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Sport and politics at London's Olympic Games

1908 Olympics marathon event between Windsor and White City Stadium
1908 Olympics marathon event between Windsor and White City Stadium

The remarkable history of the Olympics is revealed in a new lecture series at Queen Mary, University of London.

"The modern Olympics offer athletes an unprecedented chance to attain international fame, and host nations a unique platform to showcase themselves to the world," said series organiser, Professor Miri Rubin, of the Department of History at the University in east London.

In 2012, the politicians will appreciate the Games even more, but that's because they now see sport as something for them and their projects to piggyback on.
Dr David Runciman

"Our public lectures - which in 2010 include guest speakers specialising in cultural history, classics and political science - will illuminate key moments in the long history of the Olympic Games and attempt to convey the often dramatic economical, political, and cultural landscape behind them."

The opening public lecture on Tuesday (9 February) compares the first Games held in Ancient Greece to the forthcoming global spectacles of London 2012 and Rio 2016.

The second, on 23 February, discusses the impact of the three modern Olympics held in London since 1908 on British politics.

This lecture will be given by Dr David Runciman, senior lecturer in Political Theory at the University of Cambridge.

Sport and politics

Ahead of his lecture he told BBC London: "People tend to associate politics with particular Olympic games because of international conflict or violence or boycotts (Berlin 1936, Munich 1972, Moscow 1980, Los Angeles 1984 etc).

"The London games of 1908 and 1948 don't feature in these lists, and the hope is that London 2012 won't either (it would take a boycott or a terrorist incident to elevate it).

"However, all Olympic games are inherently political and the three London Olympics are no exception. I plan to use the three London Olympics to illustrate the changing relationship between sport and politics over the last 100 years. To summarise: in 1908, sport was seen as an extension of politics; in 1948 it was seen as an escape from politics; now it sometimes feels like politics is an extension of sport."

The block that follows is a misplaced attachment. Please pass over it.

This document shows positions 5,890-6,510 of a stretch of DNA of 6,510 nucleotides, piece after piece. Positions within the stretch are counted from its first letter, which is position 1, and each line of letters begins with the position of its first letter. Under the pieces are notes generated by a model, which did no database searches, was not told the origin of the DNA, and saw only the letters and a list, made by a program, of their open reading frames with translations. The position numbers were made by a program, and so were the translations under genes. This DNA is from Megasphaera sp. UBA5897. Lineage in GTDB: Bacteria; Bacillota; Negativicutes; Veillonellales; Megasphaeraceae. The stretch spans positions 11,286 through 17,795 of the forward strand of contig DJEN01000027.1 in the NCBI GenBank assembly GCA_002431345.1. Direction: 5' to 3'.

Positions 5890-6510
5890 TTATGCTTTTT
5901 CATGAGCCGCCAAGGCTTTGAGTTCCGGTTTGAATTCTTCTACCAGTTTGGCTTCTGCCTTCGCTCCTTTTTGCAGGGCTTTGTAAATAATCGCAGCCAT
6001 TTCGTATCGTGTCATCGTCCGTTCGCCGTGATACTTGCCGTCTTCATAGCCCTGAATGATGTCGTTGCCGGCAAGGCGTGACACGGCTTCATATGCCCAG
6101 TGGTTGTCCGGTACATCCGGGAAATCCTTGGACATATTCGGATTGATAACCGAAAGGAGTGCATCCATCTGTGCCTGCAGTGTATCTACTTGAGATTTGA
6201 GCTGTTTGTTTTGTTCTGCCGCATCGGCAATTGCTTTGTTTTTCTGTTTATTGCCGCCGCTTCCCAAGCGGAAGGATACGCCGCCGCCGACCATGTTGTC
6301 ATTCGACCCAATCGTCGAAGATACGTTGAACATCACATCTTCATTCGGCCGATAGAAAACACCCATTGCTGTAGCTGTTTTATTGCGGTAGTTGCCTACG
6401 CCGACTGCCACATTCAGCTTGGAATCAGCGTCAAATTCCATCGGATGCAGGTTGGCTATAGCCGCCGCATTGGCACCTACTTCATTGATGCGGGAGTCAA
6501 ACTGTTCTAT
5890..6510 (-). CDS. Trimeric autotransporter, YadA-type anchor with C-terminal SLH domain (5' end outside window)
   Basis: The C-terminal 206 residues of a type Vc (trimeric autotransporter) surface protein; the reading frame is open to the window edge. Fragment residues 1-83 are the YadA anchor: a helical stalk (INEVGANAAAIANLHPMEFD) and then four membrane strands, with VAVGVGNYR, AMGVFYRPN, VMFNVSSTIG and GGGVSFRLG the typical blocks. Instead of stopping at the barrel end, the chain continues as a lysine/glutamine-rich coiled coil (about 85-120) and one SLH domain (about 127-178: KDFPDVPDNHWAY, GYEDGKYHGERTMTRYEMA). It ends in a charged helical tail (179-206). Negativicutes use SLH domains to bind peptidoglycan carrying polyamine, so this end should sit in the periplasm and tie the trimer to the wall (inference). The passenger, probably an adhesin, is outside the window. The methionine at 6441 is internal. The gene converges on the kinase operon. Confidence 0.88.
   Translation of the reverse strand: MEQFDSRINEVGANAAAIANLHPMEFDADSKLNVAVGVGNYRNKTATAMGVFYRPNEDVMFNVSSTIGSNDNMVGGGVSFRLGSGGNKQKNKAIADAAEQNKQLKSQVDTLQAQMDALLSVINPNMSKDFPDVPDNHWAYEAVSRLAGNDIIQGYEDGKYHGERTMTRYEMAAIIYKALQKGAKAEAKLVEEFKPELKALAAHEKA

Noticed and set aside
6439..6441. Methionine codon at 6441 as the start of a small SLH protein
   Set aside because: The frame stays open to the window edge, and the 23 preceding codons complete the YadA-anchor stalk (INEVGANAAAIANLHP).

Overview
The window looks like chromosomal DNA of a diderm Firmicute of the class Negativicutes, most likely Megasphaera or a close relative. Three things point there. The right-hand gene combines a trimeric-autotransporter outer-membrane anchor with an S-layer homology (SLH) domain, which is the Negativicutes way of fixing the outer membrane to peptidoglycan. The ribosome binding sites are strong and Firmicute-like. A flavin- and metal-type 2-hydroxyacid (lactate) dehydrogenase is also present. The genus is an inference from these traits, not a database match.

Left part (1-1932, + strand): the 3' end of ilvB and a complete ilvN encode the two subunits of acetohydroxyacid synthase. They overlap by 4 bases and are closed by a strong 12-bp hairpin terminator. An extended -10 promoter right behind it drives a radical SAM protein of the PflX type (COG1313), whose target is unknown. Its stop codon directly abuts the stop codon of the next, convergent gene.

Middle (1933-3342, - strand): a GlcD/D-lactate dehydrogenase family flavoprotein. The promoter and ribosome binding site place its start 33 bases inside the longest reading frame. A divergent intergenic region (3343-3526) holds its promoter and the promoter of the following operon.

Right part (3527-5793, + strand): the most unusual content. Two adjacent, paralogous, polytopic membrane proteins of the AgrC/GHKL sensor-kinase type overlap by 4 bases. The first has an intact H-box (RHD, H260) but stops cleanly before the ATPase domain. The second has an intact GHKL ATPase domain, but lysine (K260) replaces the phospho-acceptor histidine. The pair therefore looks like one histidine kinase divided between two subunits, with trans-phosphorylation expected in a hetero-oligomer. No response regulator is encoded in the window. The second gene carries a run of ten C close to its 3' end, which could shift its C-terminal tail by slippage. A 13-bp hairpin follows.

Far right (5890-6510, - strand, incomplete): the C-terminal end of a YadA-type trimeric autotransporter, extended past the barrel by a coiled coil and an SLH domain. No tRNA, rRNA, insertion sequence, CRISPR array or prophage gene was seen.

Dr Runciman says the 1908 games were highly political even in the absence of any actual politicians - the games had little or no government support.

"Still these games were a microcosm of political anxieties and rivalries, with fights over professionalism, the role of crowds, the influence of newspapers, and international conflict hovering in the background.

"No one then would have thought that sport was a way of avoiding politics, though some people hoped it might be a way of avoiding war," he says.

Massive popularity

Dr Runciman says that by 1948, after a period when many people's worst political fears had been realised, the games were thought of something for crowds to enjoy, and for politics to be kept out of.

1948 Olympics
1948 Olympics

"They had become a kind of antidote to politics, and politicians appreciated them for that reason. In 2012, the politicians will appreciate the games even more, but that's because they now see sport as something for them and their projects to piggyback on.

"Sport's massive popularity means it is now in the lead, and setting the agenda, and the politicians simply want to join the ride.

"I'll also be telling stories about the three games to fit in with these themes: about the role of the Daily Mail in 1908; about the disputes between the British and the Americans in the same year; about the Olympic art competitions in 1948 (the last time Olympic medals were ever awarded for poetry, painting etc, dropped soon after because the art was so embarrassingly bad); and about what might happen in 2012."

The lecture series then looks at the Berlin Games of 1936 - an athletic showcase of growing Nazi power and propaganda - before concluding with a lecture on Munich 1972, staged with the aim of reflecting a new, democratic Germany to the world, but overshadowed by the massacre of 11 Israeli athletes by Palestinian terrorists.

2012 events

"As one of London's top educational institutions in a prime location so close to the Olympic Park, Queen Mary has an exciting opportunity to shape the character and legacy of the event," says Professor Miri Rubin.

"The lecture series mark only the start of a programme of Olympic-themed events to be staged at the College in the run-up to the London 2012 Games," she adds.

Queen Mary scholars are also producing a series of films, performances and seminars in 2011 and 2012, outlining the links between sport and health; religious traditions and physical discipline, the cohesive role of sport in communities, and much more.

The Queen Mary Olympics Lectures 2010

'Back to the Future; Flying Down to Rio via London and Ancient Olympia'

Date: Tuesday 9 February 2010, 6.30pm

Professor Paul Cartledge, A. G. Leventis Professor of Greek Culture, University of Cambridge

Venue: Mason Lecture Theatre, Francis Bancroft Building, Mile End.

'The Politics of the London Olympic Games: 1908, 1948, 2012'

Date: Tuesday 23 February 2010, 6.30pm

Dr David Runciman, Senior Lecturer in Political Theory, University of Cambridge

Venue: Skeel Lecture Theatre, People's Palace, Mile End.

'German Bodies and the Olympics of 1936'

Date: Tuesday 9 March 2010, 6.30pm

Professor Marion Kant, Senior Lecturer in Theatre Arts, University of Pennsylvania

Venue: Skeel Lecture Theatre, People's Palace, Mile End.

'The 1972 Munich Olympics; Overcoming the German Past'

Date: Tuesday 20 April 2010, 6.30pm

Professor Christopher Young, Head of Department of German and Dutch, University of Cambridge

Venue: Skeel Lecture Theatre, People's Palace, Mile End.


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